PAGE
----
Energy from moving air
Wind is created as the sun heats the earth's surface unevenly. The earth's surface is made of different types of material such as land and water, and absorbs the sun's heat at different rates. The daily wind cycle is a great example of uneven heating.
The daily wind cycle
During daytime, the air above the land heats up faster than the air over water. As warm air over the land expands and rises, and the heavier, cooler air rushes in to take its place, and creates what we know as wind. At night, the the winds are reversed because the air cools more rapidly over land than over water.
In the same way, the atmospheric winds that circle the earth are created because the land near the earth's equator is heated more by the sun than the land near the North Pole and the South Pole.
Wind energy for electricity generation
Today, the Sendero Wind Farm in Hebbronville, Texas, is now online and bringing power to Brownsville residents. The wind farm is capable of producing 78.2 megawatts of electricity.
Generating Electricity from Wind
How turbines work
Wind turbines use blades to collect the wind’s kinetic energy. Wind flows over the blades creating lift (similar to the effect on airplane wings), which causes the blades to turn. The blades are connected to a drive shaft that turns an electric generator, which produces electricity. Use the illustration below to identify the components of a wind turbine.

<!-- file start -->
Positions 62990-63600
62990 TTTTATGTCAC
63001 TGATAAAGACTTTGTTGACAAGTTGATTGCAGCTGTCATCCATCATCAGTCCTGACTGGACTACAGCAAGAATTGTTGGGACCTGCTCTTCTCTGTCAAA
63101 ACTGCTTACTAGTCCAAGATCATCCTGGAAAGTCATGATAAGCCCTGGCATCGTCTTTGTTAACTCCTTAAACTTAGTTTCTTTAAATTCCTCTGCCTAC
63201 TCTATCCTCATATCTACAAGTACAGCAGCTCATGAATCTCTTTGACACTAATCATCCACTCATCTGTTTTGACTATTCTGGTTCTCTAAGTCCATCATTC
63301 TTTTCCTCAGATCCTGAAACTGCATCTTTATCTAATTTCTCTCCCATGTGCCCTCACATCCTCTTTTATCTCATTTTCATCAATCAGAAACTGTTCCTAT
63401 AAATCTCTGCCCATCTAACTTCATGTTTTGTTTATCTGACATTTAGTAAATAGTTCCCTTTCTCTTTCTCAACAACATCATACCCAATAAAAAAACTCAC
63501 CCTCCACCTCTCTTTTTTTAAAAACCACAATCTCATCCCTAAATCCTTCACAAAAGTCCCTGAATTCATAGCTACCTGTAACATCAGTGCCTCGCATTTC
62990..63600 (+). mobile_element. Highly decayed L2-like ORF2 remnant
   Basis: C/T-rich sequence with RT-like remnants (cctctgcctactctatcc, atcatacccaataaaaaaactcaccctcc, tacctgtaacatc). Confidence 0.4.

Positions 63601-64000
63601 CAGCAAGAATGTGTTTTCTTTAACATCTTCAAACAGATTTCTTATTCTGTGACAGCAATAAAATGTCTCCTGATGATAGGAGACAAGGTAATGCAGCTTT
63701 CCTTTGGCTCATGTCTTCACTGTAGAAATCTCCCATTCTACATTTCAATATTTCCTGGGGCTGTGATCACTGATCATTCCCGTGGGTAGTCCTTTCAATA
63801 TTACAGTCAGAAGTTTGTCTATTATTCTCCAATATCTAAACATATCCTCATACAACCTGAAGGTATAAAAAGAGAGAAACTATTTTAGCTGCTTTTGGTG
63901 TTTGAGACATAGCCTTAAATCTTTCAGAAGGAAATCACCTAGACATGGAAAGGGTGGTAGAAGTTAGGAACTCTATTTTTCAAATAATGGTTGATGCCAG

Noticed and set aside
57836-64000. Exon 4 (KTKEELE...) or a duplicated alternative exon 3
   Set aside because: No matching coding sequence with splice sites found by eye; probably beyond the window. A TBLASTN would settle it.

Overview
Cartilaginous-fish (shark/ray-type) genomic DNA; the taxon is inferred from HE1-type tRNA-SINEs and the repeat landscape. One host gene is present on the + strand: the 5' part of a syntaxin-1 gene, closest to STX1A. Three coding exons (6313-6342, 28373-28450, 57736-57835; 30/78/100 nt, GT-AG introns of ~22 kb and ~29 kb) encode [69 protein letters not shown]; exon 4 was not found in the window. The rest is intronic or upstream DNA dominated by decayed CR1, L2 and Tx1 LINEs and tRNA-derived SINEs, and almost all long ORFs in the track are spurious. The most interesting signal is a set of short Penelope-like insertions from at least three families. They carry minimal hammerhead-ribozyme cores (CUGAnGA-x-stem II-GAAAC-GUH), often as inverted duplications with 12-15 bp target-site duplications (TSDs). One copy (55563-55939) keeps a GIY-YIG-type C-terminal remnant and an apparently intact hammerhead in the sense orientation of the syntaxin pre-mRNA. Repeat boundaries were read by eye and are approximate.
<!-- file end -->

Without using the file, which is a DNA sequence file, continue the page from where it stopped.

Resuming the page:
Wind Energy Terms
Turbine: A turbine converts kinetic energy from the wind into electrical power.
Rotor: A rotor includes three blades, a hub and a spinner, this device converts wind energy into a rotation.
Blade: The blades catch the wind and use it to rotate the shaft of a generator.
Nacelle: A box-like component that houses the generator, gearbox, drive train and brake assembly.
Generator: A device that uses energy to produce electricity.
Gearbox: A device that increases rotational speed to the point where electricity is able to be produced.
Brake assembly: The breke assembly stops a wind turbine from rotating in the event of an emergency or when wind gusts are too strong.
Yaw drive: A device capable of orienting a wind turbine to keep it facing the direction of the wind.
Anemometer: A device that measures wind speed and transmits data to controller.
Controller: The controller starts and stops the wind turbine.
Wind vane: A device that measures wind direction and communicates with yaw drive to orient the turbine toward the wind.